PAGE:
This general question involves an internal analysis of the structure of your costs, turnover and the margin generated. Fixed costs limit the room for maneuver and expose companies to the risk of bankruptcy in the event of a fall in turnover. 

The right strategy is to seek an economic structure that promotes flexibility. A fundamental trend with the development of outsourcing, especially freelancers. However, be careful to keep the key constructive elements of your competitive differentiation internally or to retain control in one way or another.

Note: the company can be remunerated on the sale of its products, the sale of its services, the financial products generated by a delay between the payments of customers and those of suppliers, etc. Note that if the company is in liquidation, this information must be visible. 

Examples of business models 

Here are some known models: 

For online activities: 
  1. Auctions: sale of a product or service to the highest bidder after various auctions. 
  2. Subscription: the supplier gives access to services (software, documents, etc.) against the subscription to a paid subscription (annual, monthly, etc.). 
  3. Market place: linking suppliers and customers. Income generally comes from commissions drawn on sales. 
  4. Freemium: users have access to a free offer, but can subscribe to an additional premium paid services. 
  5. Affiliation: income is derived from a commission following registration on a form, from the sale of a product, from service after clicking on an advertisement (banners, sponsored links) positioned on a website, in an email, etc. 
  6. Advertising: used by publishers of websites and free newspapers, this model is based on funding linked to the display of advertisements. 
  7. Bricks and Clicks: the website serves as a showcase to lure customers and encourage them to come to the store.
Other examples of business models for any type of industry: 
Printer model: revenues come from consumables or peripheral accessories sold around the main product. The latter is generally sold at a low price. This is the case of printers (hence the name), sold at bargain prices, the manufacturers generating their turnover and their income from the sale of cartridges.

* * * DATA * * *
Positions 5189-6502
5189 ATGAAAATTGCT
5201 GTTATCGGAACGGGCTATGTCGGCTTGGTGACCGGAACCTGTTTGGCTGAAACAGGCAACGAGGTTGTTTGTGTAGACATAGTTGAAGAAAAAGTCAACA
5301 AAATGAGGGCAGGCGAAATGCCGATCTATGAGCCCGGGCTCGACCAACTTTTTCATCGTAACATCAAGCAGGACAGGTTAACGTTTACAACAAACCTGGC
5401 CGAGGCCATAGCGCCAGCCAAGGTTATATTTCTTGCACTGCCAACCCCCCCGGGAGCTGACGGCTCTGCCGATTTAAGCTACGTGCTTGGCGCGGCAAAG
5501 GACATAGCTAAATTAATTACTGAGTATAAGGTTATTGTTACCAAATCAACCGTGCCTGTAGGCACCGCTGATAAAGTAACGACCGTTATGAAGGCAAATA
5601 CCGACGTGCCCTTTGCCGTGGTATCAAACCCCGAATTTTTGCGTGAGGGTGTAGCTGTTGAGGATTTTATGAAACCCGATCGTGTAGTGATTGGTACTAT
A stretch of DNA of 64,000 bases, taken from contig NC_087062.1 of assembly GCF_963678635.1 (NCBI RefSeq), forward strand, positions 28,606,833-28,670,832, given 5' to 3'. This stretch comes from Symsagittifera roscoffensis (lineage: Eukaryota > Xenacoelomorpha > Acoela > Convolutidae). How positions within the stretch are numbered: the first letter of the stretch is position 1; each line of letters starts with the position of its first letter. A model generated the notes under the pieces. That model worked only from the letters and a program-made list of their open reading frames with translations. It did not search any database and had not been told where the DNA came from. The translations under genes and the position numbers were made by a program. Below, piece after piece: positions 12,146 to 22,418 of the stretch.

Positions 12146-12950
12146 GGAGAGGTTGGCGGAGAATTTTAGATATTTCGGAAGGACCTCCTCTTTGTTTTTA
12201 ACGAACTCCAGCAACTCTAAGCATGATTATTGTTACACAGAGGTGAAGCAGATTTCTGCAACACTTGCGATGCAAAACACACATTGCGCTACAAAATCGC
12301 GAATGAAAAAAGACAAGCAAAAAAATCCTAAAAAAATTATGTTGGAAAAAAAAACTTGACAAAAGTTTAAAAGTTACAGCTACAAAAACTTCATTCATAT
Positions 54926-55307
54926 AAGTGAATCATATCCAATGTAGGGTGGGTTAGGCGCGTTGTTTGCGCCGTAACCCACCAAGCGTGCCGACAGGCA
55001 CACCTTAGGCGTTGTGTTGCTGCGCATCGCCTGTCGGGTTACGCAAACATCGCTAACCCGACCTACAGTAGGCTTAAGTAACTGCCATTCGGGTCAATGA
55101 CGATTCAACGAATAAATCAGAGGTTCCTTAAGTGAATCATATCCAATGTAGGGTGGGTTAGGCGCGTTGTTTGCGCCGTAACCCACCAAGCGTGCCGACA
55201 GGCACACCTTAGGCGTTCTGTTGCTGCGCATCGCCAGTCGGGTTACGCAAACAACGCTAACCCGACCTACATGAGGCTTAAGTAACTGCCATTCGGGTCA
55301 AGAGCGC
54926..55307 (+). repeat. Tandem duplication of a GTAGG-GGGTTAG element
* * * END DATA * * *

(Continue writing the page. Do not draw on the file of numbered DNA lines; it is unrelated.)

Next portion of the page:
1. Franchise: the franchisee, against the payment of royalties, relies on the know-how and the brand image of the franchisor to exploit a market. 
  2. Low cost: sale of a product or service at a low cost. The strategy is to drastically lower production costs by reducing ancillary services. The case study is Easyjet. 
  3. Home sales: direct sales to consumers during meetings (the famous Tupperware device ...) or not. Cosmetics, lingerie, children's clothing ... many sectors use this type of distribution. 
  4. Disintermediation: direct sale instead of going through intermediaries like wholesalers. This is the path taken in particular by an increasing number of farmers who prefer to sell their products directly to end consumers. 
Don't let your guard down, regularly question your business model 


Even if your business is not a startup - but rather a business that can be described as "traditional", it is important to analyze your model in depth in order to improve the performance of your activity. 

 But also to secure it by anticipating the appearance of a competitor armed with an offer that breaks with what is practiced. 

Example of bookshops with the appearance of online sales, taxis with the appearance of VTCs, restaurants with deliveries of premium meals to homes, etc. 

No business is really safe!

How to develop your Business Model? How to develop your Business Model? Reviewed by communication etiquette on 5:10 PM Rating: 5